A little-acknowledged fact of modernisation is the impact it has on an individual’s mental reservoir of strength and resilience. As rapid shifts in social and economic momentum buffet our lifestyles, we are less aware than we should be about how these currents affect our feelings and emotions. The World Mental Health Day, marked on October 10, once again reminded us of the need to focus on this field with urgency. In the UAE, anxiety disorders, substance abuse, depression, eating disorders and schizophrenia are the top five mental health issues affecting the younger population, according to the Institute of Health Metrics Evaluation at Global Disease Burden. This is a high-grade concern and priority. The younger set is not the only group that is affected. Even among the UAE’s older age groups, mental health problems are prevalent and experts have repeatedly highlighted the need to raise awareness on it.
According to the World Health Organisation, mental health issues lead to more than 10 per cent of lost years of healthy life [in an individual] and over 30 per cent of all years lived with disability. The World Economic Forum says depression and anxiety disorders cost the global economy $1 trillion (Dh3.67 trillion) every year in lost productivity. Clearly, mental health needs to occupy the same rank as other leading health concerns such as obesity, diabetes and heart health.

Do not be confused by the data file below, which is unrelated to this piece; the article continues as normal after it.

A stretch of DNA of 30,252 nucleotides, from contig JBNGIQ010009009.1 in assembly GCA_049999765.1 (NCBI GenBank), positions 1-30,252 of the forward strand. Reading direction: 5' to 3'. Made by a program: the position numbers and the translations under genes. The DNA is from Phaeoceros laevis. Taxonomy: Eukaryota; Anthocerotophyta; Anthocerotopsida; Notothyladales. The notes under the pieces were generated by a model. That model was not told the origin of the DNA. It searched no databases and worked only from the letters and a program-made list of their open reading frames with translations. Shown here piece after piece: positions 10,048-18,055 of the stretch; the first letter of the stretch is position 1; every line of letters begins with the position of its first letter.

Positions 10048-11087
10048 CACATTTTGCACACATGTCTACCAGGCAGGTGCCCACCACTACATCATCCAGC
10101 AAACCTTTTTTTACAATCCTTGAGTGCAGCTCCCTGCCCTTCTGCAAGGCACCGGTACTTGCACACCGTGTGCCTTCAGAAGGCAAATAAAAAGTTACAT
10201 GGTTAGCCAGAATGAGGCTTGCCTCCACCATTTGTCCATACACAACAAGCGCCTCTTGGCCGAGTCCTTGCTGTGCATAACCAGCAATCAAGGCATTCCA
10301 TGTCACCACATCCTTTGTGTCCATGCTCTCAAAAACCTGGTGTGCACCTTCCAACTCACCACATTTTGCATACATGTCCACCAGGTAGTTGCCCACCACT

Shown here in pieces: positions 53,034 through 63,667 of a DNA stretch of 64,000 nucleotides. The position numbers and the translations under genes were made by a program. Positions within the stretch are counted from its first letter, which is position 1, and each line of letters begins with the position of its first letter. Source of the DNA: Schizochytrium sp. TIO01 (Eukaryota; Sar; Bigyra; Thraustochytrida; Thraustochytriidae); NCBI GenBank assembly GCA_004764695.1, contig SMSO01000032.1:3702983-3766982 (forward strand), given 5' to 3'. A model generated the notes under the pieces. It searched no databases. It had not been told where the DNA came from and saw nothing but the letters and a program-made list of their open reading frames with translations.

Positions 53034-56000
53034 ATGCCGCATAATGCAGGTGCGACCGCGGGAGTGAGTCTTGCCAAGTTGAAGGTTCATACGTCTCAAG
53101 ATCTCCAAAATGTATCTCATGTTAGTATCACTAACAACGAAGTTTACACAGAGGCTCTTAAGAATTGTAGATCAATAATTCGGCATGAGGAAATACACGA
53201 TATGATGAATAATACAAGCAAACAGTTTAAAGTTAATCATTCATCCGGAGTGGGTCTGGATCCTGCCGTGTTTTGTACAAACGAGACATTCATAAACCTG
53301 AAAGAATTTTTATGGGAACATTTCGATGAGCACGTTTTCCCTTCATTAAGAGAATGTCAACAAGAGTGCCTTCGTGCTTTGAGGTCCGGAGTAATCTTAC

The biggest challenge is presented by the need to normalise the conversations about mental health and this can only come about when each family and individual shuns the stigma and gives mental health the dignity, attention and urgency it deserves.
The UAE’s National Policy for the Promotion of Mental Health is undertaking a host of measures to develop, strengthen and expand mental health services for patients of all ages. But what will truly shift the narrative onto positive grounds is a foundational change in attitude among people regarding mental illness, which continues to be stigmatised by many cultures.
When experts talk of the three-pronged approach to treating mental health — educate, normalise, treat — the biggest challenge is presented by the need to normalise the conversations about mental health and this can only come about when each family and individual, irrespective of their cultural background, shuns the stigma and gives mental health the dignity, attention and urgency it deserves. Another way to ensure we don’t carry our burdens of attitude into the future is to make mental health awareness an integral part of early education.
The sooner we disinvest children of the obsolete values of shame and stigma associated with mental health issues, the earlier we will see the changes we desire in society.